Mother’s Day is considered one of the most important holidays on the calendar in family-centric Costa Rican culture. It’s a day to honor the profound contributions mothers make to their families and society. This celebration of maternity provides a chance for Costa Ricans to show heartfelt appreciation for everything their mothers sacrifice and provide throughout the year.
When Mother’s Day rolls around each August in Costa Rica, citizens strive to make the day uniquely special for the maternal figures in their lives. Festive traditions, tasty food, thoughtful gifts and quality time spent with loved ones make this a revered day to recognize just how cherished mothers are.
When is Mother’s Day in Costa Rica?
The traditional date for Mother’s Day in Costa Rica is August 15. This places it close to the Feast of the Assumption on August 15th, a Catholic celebration of Mary’s ascent into heaven. Religion has profoundly shaped cultural traditions here, so tying Mother’s Day to this holy date was fitting.
However, a practical problem arises when August 15 falls on a weekday. Having a holiday midweek disrupts work and school schedules. So the government decided to move any official holidays landing on weekdays to the following Monday.
Therefore, the actual legal holiday for Mother’s Day varies each year. If August 15 happens to be on a Saturday or Sunday, the holiday remains that date. But during years when the 15th is Monday to Friday, the day off moves to the next available Monday.
In 2022 for example, August 15 was a Monday, so Mother’s Day was officially observed then. But in 2023, the 15th will be on a Tuesday, meaning the holiday shifts to Monday instead.
This creates an interesting split where Costa Ricans unofficially celebrate moms on the traditional August 15 date, but also get the following Monday off work and school to continue festivities. It provides the chance to dedicate both a true August 15th and official day off to honoring maternal bonds.
History and Origins
Mother’s Day as a conceived holiday originated in the United States in the early 20th century before spreading internationally. Countries throughout the Americas and across the globe eventually adopted their own versions of this celebration of maternity.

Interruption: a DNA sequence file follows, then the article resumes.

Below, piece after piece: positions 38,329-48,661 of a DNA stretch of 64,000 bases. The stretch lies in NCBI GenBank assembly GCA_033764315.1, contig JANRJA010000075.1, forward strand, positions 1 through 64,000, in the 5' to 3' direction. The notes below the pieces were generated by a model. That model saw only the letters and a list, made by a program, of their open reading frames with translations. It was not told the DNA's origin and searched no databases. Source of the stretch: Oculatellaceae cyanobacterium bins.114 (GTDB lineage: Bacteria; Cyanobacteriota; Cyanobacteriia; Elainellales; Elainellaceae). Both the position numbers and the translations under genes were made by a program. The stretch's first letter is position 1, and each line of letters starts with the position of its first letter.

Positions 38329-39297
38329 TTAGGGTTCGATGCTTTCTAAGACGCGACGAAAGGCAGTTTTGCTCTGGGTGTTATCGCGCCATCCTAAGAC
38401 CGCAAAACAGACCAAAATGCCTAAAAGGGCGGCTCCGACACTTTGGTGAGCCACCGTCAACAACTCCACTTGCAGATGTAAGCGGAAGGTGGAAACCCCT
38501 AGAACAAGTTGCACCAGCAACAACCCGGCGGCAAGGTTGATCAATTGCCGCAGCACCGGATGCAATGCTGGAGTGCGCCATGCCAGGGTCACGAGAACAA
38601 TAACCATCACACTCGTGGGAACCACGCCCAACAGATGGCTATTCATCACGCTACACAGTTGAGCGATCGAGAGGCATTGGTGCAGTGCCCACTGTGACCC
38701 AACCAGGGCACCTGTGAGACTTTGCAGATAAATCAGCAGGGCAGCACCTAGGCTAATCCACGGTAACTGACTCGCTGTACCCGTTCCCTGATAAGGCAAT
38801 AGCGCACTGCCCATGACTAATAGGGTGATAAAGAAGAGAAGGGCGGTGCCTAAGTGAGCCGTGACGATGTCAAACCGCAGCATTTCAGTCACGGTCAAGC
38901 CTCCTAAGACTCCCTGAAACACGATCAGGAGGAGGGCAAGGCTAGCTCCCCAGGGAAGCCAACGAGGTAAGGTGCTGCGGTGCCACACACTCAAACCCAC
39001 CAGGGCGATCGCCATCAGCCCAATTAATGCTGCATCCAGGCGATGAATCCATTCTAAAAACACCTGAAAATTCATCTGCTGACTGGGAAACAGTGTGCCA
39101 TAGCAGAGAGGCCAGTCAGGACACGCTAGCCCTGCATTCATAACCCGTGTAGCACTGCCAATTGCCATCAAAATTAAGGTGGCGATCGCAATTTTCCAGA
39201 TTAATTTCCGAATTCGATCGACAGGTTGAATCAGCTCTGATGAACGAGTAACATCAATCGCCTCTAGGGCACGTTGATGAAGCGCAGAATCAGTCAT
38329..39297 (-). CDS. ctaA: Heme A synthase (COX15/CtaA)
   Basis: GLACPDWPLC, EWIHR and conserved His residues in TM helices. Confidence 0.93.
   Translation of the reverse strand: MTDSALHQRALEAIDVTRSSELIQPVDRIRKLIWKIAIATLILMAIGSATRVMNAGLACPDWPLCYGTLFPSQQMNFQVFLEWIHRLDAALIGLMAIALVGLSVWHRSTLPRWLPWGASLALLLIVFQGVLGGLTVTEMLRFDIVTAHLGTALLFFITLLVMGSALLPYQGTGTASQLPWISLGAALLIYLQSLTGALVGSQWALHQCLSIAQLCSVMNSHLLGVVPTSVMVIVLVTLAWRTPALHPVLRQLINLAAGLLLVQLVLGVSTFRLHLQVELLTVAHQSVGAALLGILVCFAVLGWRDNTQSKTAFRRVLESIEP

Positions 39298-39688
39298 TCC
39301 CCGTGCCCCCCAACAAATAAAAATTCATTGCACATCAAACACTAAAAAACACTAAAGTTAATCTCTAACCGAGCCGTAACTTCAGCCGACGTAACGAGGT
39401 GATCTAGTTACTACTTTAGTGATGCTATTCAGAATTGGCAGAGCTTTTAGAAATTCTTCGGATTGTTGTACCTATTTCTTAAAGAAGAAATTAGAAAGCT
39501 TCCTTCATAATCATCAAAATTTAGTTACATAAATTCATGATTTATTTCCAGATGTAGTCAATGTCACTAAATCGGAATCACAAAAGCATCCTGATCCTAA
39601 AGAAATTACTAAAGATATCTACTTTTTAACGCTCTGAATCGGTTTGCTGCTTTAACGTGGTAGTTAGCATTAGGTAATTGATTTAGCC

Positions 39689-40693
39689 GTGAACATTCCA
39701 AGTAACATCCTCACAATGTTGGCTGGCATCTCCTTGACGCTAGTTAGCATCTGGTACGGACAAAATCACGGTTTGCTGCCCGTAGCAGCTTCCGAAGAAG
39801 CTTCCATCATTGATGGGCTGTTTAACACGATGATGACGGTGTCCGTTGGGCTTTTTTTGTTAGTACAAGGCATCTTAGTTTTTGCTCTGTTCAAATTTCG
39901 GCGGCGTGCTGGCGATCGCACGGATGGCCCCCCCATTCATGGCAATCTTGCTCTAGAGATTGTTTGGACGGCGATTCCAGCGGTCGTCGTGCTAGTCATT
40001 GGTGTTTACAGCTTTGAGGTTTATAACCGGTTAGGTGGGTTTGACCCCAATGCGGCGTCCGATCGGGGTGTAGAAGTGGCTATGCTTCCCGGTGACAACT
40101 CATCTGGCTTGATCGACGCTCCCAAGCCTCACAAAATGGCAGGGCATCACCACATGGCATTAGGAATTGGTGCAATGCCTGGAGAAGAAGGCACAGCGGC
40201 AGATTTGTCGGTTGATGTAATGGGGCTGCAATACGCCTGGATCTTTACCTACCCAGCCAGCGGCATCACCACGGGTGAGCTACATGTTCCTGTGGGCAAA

In Costa Rica, Mother’s Day took hold largely thanks to efforts by the nonprofit Center for Study and Conservation of Costa Rican Cultural Patrimony. Their goals included reviving and preserving cultural traditions on the brink of extinction in modern times.
The organization was founded in 1939 by historian Teodorico “Don Chico” Quirós Alvarado and Father Francisco María Solís Gil. In 1941, they began promoting an official Mother’s Day holiday modeled after the version started decades prior in the U.S. by Anna Jarvis.
Their proposal gained little traction initially until receiving backing from Archbishop Víctor Manuel Sanabria Martínez of the Catholic Church. With his vocal support, the national holiday was officially established on August 15, 1942.
The date was strategically selected to tie to Catholic traditions and the Feast of the Assumption. Mother’s Day quickly became an important part of the nation’s cultural fabric, blending traditional family values with modern commercialization.
Mothers Day Unique Traditions in Costa Rican
Mother’s Day is considered an occasion to pamper and dote on mothers with tokens of love, appreciation and quality time together. Common traditions include:
- Making or purchasing breakfast in bed for mom and delivering it on a decorated tray
- Preparing mom’s favorite meals and desserts
- Giving cards and handmade gifts like photo albums documenting special memories
- Surprising moms with flowers, balloons, cakes, and other tokens of affection
- Treating her to a meal at a nice restaurant or tickets to a show
- Gathering the whole family together, including grandmothers and great-grandmothers
- Taking family photos dressed up in honor of the matriarch
- Serenading moms with their favorite songs or musical performances
- Letting mom relax while others take over chores and care for younger children
- Making artwork, cards and crafts as homemade gifts from the heart
Many adult children who’ve moved away also try to visit their mothers if feasible. Some employers even give a few hours or a half day off on August 15th so employees can spend time with their families for this special event.
Public Mother’s Day events are also common, like festivals with food, music and activities specially designed to entertain mothers and their loved ones. Politicians sometimes hold public ceremonies to pay homage as well.
Commercialization has increased over the years, with more emphasis on giving store-bought presents, cards and flowers. But homemade gifts and quality time remain at the heart of most family traditions. Showing heartfelt care, not material goods, is considered the best way to make mothers feel special.
Over the generations, Costa Rican mothers have been showered with abundant love, recognition and presents each August. The holiday remains a mainstay celebrating the glue holding families together and all that mothers do. It provides a cherished occasion to honor their sacrifices and give back a small fraction of what they constantly contribute.